In what has to be one of the crappiest, most distorted, unscientific and biased pieces of “research” ever done, a so-called “non-partisan” entity calling itself one of the nation’s “leading public policy organizations” claims:

in some states, up to 70% of able-bodied adults enrolled in Obamacare expansion earned $0 in income

I’m going to dig into this steaming pile of nonsense next week, but for now, know that this is flat out wrong.  There are so many errors, distortions, flat-out wrong statements, conflations, and unsupported conclusions in this “research” it just boggles the mind.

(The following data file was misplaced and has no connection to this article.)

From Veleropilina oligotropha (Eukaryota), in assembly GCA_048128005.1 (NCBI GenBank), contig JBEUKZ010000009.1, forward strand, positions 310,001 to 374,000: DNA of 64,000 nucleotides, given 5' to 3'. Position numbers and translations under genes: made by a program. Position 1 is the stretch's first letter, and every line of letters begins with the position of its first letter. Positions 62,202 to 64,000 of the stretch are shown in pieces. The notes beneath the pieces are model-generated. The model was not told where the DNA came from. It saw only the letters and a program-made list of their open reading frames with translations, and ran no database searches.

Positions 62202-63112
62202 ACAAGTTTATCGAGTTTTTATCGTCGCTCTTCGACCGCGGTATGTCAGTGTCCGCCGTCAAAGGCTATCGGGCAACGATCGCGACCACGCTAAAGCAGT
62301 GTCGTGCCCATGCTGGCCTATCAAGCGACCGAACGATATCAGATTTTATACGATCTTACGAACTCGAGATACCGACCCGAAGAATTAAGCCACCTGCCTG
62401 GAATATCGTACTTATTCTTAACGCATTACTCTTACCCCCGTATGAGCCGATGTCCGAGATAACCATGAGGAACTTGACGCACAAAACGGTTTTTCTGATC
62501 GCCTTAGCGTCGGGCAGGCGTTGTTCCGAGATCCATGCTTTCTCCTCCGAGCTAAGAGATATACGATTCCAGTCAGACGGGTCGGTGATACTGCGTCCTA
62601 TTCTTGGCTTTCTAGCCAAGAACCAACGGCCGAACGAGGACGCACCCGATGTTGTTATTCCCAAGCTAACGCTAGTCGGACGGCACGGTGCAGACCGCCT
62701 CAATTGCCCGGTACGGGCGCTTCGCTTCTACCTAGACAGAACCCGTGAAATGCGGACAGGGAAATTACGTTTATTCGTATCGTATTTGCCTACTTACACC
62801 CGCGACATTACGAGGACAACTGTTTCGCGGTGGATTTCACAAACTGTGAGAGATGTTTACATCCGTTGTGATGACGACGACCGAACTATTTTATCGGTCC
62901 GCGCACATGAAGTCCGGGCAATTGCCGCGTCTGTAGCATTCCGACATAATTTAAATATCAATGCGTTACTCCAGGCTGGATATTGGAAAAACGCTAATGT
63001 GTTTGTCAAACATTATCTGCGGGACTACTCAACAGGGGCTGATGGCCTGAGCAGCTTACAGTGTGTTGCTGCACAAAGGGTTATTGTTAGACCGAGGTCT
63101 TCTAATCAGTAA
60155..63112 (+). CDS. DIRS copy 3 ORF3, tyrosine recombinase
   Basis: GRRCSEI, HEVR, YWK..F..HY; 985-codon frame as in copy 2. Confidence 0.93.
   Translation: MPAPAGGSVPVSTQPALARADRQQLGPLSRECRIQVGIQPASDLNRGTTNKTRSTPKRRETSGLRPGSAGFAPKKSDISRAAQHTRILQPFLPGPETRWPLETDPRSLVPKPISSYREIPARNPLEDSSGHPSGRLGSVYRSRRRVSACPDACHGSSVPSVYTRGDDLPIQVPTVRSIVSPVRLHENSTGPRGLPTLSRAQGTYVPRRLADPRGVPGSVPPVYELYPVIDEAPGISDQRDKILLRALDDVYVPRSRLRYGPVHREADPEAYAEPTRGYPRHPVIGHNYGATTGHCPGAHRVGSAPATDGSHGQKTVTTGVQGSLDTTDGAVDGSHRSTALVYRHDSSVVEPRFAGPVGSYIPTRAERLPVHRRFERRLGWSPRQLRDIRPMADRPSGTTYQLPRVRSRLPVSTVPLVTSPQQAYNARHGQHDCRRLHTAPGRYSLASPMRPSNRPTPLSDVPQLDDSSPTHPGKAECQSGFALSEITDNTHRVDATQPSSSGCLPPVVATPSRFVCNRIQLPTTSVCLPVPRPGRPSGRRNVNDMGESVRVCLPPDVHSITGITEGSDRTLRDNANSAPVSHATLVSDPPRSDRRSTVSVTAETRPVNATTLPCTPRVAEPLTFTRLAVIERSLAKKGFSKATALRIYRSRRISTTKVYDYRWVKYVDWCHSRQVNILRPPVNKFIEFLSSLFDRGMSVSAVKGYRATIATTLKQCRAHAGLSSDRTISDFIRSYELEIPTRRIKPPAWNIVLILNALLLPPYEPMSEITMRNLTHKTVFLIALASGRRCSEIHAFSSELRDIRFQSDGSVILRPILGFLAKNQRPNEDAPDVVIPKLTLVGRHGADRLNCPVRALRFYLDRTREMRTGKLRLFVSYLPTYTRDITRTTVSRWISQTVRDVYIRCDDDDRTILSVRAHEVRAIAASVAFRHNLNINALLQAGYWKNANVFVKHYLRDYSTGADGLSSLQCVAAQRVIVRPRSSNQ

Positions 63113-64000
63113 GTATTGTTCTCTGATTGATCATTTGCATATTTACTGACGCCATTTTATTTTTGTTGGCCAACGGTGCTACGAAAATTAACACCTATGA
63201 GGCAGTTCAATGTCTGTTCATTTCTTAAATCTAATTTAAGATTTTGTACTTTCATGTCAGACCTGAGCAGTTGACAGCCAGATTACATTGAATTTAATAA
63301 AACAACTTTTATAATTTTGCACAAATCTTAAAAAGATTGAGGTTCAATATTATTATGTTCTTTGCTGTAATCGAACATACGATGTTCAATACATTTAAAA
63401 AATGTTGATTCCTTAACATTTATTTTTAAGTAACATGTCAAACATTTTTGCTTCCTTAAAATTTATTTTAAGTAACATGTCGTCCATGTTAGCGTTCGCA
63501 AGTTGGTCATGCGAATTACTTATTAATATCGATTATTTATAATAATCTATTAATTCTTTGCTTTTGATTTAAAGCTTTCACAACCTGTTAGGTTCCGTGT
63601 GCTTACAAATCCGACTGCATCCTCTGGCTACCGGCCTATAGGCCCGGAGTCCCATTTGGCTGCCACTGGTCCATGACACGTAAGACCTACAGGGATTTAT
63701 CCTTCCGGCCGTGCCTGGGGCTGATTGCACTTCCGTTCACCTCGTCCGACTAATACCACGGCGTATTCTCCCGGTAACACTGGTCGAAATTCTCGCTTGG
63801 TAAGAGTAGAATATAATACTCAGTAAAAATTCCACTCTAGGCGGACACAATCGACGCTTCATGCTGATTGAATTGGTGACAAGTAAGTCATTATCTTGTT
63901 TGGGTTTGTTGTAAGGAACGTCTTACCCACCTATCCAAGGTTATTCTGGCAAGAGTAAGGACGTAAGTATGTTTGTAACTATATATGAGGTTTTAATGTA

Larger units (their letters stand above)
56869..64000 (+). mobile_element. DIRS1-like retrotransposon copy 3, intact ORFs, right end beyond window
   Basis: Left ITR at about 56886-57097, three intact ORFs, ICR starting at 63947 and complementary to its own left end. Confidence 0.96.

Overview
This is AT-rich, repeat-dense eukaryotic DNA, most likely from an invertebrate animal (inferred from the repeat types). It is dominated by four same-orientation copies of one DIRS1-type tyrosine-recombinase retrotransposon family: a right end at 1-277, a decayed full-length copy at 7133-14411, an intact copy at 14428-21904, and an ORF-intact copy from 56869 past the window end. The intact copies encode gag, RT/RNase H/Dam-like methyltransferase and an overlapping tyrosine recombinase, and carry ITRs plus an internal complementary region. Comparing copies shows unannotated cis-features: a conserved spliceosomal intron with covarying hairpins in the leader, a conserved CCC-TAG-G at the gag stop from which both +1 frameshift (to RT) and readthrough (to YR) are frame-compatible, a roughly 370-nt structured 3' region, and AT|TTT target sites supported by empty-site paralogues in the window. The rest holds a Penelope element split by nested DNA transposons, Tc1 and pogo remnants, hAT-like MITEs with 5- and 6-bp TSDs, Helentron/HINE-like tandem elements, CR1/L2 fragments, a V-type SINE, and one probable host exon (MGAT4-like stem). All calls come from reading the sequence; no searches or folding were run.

It’s one thing to have principled disagreements on policy. It’s entirely another thing to lie your ass off.

For those interested in real research by unbiased experts, the Kaiser Family Foundation’s recent report on Medicaid Work Requirements is required reading.

OK, rant over – till next week.

 


Jul
9

High deductible health plans don’t work

High deductible health plans do not work.

These plans, also known as HDHPs are the bluntest of instruments, intended to make patients more cost conscious and better consumers by making them pay the first few thousand dollars of their healthcare bills.

Instead, patients avoid care they should get, go bankrupt trying to pay sky-high deductibles, and even worse, don’t do a damn thing to get high utilizers to modify their lifestyle or care decisions.

Lazy benefits managers and employers looking for a quick fix to rising premiums continue to tout HDHPs despite the warning signs. Now, over a decade after these plans first became widely popular, some employers are finally getting the message.